These operations, he said, include activities such as arranging for and sending moderate religious preachers to talk to residents, and helping them set up find work or set up small businesses.

“They are also deployed to protect local people from the latent dangers of terror, not just for hunting [the militants]. Besides, the operation area is really wide and it requires a sufficient number of troops,” Didik told BenarNews.

Madago Raya is divided into three operating areas that cover Poso, Sigi, and Parigi Moutong regencies, areas of Central Sulawesi where MIT long held sway.

Another allegation leveled against the task force by Andi Akbar of TPM and some activists is that Madago Raya is intentionally letting the remaining three militants roam freely, so that local authorities can keep funds for the task force rolling in from the central government in Jakarta.

“There is a possibility that the Madago Raya Task Force is deliberately buying time or leaving them there to keep operating funds flowing,” Andi said. 

Arif, the task force commander, rejected Akbar’s accusation as “absolutely not true.”

“The search is not as easy as people think, because of many factors, including the steep and wide terrain and the shrewdness of the fugitives in hiding from officers,” he told BenarNews.

However, Nasir Abas, a former top member of another militant group, Jemaah Islamiyah, said one reason the three militants could be eluding capture is that locals were shielding them. JI, the Southeast Asian affiliate of the al-Qaeda global militant network, was blamed for Indonesia’s deadliest ever terror attack, the Bali bombings that killed 202 people in 2002.

“The people there are secretly protecting them. So, it will not be easy to catch them,” Nasir told BenarNews in Jakarta.

Because the task force is aware of this possibility, it is prioritizing using persuasion through ex-militant convicts to figure out the whereabouts of the fugitives, said Adjutant Police Commissioner Yudho Huntoro, deputy spokesman for Madago Raya.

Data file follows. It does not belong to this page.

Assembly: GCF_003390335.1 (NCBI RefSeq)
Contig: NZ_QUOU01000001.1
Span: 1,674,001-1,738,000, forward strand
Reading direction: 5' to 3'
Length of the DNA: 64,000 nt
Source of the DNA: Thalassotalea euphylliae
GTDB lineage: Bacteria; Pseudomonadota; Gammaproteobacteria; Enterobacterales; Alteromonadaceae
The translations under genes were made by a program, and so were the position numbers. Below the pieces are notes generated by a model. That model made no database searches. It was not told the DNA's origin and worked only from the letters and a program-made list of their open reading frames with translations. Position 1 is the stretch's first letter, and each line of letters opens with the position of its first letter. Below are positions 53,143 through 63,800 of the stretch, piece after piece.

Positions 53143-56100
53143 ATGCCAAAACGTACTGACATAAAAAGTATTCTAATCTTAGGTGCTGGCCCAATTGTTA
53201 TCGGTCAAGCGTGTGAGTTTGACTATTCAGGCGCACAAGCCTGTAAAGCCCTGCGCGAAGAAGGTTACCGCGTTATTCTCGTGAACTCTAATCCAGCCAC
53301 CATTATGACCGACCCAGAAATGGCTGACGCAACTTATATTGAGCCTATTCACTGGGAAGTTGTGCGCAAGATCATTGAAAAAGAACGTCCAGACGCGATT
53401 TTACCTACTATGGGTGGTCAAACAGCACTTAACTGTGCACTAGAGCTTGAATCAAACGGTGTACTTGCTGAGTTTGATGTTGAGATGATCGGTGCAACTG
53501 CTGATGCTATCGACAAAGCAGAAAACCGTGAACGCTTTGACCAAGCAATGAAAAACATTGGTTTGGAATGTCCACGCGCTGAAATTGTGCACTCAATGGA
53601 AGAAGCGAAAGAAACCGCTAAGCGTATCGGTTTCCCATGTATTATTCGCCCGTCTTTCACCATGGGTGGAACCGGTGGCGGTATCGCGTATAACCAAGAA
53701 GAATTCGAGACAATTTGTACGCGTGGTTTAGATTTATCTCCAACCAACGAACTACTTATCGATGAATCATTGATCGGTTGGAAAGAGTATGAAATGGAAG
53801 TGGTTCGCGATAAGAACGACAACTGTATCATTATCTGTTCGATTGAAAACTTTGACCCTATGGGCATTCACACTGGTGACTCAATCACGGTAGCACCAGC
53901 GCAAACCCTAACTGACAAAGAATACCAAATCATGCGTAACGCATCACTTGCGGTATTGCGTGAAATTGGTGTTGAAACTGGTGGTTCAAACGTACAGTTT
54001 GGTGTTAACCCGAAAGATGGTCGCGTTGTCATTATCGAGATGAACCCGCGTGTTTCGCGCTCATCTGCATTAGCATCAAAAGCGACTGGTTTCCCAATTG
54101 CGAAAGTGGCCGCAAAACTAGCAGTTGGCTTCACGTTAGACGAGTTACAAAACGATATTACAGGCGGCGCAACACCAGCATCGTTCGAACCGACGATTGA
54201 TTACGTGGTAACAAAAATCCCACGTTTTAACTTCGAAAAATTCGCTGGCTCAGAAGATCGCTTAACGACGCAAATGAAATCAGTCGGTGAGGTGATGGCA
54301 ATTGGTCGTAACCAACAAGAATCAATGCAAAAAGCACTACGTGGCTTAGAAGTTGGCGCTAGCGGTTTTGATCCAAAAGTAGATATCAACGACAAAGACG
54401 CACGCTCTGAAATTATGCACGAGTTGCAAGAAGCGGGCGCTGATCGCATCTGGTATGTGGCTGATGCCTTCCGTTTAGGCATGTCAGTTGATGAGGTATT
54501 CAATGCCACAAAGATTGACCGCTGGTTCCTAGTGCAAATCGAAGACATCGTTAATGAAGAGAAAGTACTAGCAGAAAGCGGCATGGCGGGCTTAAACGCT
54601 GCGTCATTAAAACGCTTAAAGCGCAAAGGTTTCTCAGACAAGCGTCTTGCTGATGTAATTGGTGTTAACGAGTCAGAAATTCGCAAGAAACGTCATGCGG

In fact, Nasir Abas and Bali bombing convict Ali Imron worked similarly with police to uncover the whereabouts of secret Jemaah Islamiyah networks.

Mokhamad Alfian Hidayat, an operations commander of the Madago Raya Task Force, listens to farmer Yunus Laode as he tells the story of a citizen who was beheaded by MIT militants, in Poso Pesisir, Central Sulawesi, Feb. 26, 2022. [Dandy Koswaraputra/BenarNews]

During a casual conversation at a coffee shop in Poso, several locals told BenarNews that the fugitives were reluctant to surrender because they did not believe the task force would keep its promise of not shooting or torturing them.

One local said: “Police usually shoot terrorists straight away to take revenge for killing their friends,” a local said. 

Yudho denied the locals’ assertion.

“It would be great if the fugitives want to surrender to us, to the police and the army. We will guarantee their safety,” he said.

Meanwhile, a number of residents in Poso also said they felt safer now compared with before, but that a latent threat lingered.

Yunus Laode, a local farmer, for one, said the task force needed to be maintained.

“I’ve seen people beheaded, it was horrible. I think that’s enough,” Yunus, 88, told BenarNews.

“That’s why I ask the police and the army to stay here so that we are safe.” 

DIDIK SUPRANOTO_3(1).jpeg.jpg
Police Grand Commissioner Didik Supranoto, the head of Madago Raya’s public relations unit, speaks during an interview with BenarNews in Palu, Indonesia, Feb. 21, 2022. [Keisyah Aprilia/ Benar News]

In May 2021, when MIT militants killed four farmers in Kalemago, a village in Poso regency, one of the victims was found decapitated, Didik said at the time. In a separate attack in November 2020, another victim was also beheaded.  

Alfian, the Madago Raya Task Force commander, agreed with the locals who said militancy was still a threat. He said there was a danger that the younger generation in families of militants who were convicted or killed might join or form groups like MIT. 

Therefore, he said, it is essential the operation to flush out the remaining three MIT militants is completed immediately.

To speed up operations, the Madago Raya Task Force has dispatched 200 intelligence personnel to find out the whereabouts of the fugitive militants, Alfian said.

“The problem is that [the fugitives] know the … terrain very well. So, it’s easy for them to hide,” Alfian said.

“It’s like three fish in a thousand hectares of pond.”

Keisyah Aprilia in Palu, Indonesia contributed to this report.